With Halloween coming up, the fear and fascination with the walking dead is everywhere. In recent years, the Centers for Disease Control have used zombie alerts to warn of the flu. Highway departments have also zombie mania to get people to try to slow down, though that has drawn a lot of criticism. But they’re all latecomers. Back in 2007, the FBI issued a warning about zombie attacks. Nothing tongue in cheek about this one, either; it was very serious indeed.

These weren’t the kind of modern zombie that wants to eat your brains; these zombies were more traditional in that they have become unwitting, helpless slaves of an evil master. Yet these zombies are not undead flesh and blood; they lust after your PC, laptop, tablet, or smartphone to turn them into zombie machines just like the rest to attack other devices.

The threat is still quite real, and an infestation can not only quickly destroy your files and render your computer useless to you, but makes it a danger to the entire Internet.

Hordes of zombies

Zombie programs, also called “bots”, hijack computers through trickery. Infection often occurs when the user is tricked into opening an email attachment with a virus or visits a booby-trapped webpage, though they can also appear in downloaded files. Free screensavers are also a common means of infection, because a screensaver is an executable program. The virus quickly commandeers the computer, to steal personal information, wipe out files, send out spam, spread spyware, or even stash illegal content. Tens of thousands of computers can be on a single botnet, and the managers or “bot herders” of such systems will even sell access to other managers.

Back in 2007, the FBI’s “Operation Bot Roast” identified over 1 million infected computers. They notified the owners, most of who had no idea their computers were compromised. Six people, all from the US save for one from New Zealand, faced charges.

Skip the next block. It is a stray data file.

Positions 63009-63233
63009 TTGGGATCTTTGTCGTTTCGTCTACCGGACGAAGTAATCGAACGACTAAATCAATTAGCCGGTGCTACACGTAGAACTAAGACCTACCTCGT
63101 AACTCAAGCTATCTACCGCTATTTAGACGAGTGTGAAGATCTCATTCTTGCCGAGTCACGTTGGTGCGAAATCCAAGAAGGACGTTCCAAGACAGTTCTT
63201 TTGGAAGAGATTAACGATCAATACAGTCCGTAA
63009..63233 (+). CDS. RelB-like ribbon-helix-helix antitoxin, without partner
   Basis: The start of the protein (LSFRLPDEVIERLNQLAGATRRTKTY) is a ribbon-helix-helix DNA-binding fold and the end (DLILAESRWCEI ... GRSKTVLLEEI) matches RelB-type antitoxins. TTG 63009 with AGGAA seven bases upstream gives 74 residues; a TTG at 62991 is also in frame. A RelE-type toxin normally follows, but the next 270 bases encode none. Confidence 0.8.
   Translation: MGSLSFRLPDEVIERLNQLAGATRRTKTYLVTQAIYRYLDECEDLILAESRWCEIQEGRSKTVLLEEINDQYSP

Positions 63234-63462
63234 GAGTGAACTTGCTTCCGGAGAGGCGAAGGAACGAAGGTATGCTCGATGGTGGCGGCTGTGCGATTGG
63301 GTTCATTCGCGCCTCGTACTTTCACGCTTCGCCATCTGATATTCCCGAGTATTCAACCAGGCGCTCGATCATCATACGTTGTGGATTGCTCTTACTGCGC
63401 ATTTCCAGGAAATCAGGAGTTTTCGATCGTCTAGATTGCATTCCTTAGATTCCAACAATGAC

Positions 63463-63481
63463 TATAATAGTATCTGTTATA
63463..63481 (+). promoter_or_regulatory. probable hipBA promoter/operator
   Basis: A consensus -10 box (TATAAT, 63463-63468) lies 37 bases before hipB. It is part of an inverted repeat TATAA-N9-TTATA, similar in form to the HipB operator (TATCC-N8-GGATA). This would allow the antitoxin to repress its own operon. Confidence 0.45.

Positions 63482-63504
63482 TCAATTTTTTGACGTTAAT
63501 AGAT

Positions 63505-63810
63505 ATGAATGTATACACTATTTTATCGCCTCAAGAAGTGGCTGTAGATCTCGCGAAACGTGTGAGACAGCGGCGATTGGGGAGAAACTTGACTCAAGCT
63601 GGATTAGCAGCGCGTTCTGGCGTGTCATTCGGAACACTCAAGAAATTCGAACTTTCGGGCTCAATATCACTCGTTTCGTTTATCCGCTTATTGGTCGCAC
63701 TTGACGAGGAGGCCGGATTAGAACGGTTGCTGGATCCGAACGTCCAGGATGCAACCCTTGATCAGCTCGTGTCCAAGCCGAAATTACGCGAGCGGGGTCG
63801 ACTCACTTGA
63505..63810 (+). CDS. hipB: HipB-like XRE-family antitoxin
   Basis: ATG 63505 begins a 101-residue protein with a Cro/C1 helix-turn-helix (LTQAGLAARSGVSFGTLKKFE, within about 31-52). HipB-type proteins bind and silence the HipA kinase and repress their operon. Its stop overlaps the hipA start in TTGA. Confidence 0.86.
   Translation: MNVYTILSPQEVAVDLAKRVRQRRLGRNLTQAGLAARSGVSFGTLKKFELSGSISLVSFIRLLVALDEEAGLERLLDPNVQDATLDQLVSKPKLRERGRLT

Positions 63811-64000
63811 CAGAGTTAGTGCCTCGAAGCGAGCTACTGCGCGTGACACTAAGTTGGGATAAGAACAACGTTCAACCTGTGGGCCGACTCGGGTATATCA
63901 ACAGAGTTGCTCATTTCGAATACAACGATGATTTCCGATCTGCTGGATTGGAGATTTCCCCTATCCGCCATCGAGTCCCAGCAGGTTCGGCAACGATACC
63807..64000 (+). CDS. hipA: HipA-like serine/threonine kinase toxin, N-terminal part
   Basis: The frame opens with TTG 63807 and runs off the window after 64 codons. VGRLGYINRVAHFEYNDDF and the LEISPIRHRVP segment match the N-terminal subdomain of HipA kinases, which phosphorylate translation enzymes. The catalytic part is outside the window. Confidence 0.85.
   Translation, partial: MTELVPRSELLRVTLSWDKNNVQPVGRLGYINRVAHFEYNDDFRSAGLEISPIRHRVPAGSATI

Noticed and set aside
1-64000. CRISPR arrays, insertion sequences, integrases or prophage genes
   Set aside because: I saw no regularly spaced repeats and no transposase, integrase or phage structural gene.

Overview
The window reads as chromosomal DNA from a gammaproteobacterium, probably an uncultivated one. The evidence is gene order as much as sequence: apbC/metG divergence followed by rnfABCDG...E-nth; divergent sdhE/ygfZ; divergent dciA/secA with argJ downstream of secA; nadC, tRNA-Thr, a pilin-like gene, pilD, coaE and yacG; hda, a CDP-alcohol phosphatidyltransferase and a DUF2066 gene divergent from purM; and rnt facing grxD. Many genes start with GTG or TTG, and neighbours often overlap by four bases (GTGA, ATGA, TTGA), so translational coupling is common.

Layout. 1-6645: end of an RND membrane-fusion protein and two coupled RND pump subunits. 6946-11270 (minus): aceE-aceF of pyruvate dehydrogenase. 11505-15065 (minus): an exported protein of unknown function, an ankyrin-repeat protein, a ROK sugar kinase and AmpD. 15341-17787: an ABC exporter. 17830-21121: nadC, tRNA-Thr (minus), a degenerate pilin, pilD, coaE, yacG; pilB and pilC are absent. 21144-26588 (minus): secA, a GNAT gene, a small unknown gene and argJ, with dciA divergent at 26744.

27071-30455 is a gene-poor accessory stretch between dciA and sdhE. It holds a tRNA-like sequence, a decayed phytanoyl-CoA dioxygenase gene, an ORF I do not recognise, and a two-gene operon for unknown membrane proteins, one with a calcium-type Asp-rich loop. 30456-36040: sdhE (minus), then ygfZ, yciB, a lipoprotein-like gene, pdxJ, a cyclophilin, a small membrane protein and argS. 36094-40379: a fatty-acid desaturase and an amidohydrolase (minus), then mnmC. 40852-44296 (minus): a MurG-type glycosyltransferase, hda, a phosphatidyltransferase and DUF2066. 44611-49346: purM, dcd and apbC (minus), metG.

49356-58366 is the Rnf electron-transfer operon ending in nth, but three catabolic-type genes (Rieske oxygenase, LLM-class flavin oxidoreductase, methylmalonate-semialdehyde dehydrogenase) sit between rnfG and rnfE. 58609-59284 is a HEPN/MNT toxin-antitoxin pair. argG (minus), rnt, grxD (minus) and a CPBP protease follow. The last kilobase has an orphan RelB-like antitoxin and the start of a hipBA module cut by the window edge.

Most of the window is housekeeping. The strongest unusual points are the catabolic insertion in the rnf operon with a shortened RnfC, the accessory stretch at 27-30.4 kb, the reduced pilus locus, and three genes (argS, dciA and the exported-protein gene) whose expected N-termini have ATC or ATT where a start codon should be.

Earlier that year, the Storm botnet was discovered, which may have run from as few as a quarter of a million up to 50 million infected computers. Used for a variety of criminal activities, the behavior of the infected machines changed over time, indicating its masters were tracking and actively blocking any attempts to disable it. Vicious attacks were quickly directed against individuals and security labs who were researching how it worked. Transitioning to a form of cyberwar, it even forced entire countries off the Net.

Late in 2007, the Storm botnet began to split into segments, possibly because its masters were interested in selling or leasing portions of their zombie empire to other criminals. In 2008, it was used in phishing scams against Barclays and other British banks. Though seemingly in decline ever since, the FBI still considers the Storm botnets to be a major risk for increased cybercrime like bank fraud and identity theft.

The Storm botnet was very sophisticated. Its still-unknown creators changed tactics, using trumped-up email headlines; exploiting a weakness on the Republican Party’s website and another at YouTube; and even luring unwary email recipients with offers of a “Christmas strip show”. It also could defend itself quite aggressively, fighting back and punishing those too curious, and its secret controllers monitored its progress and updated it to get around defenses.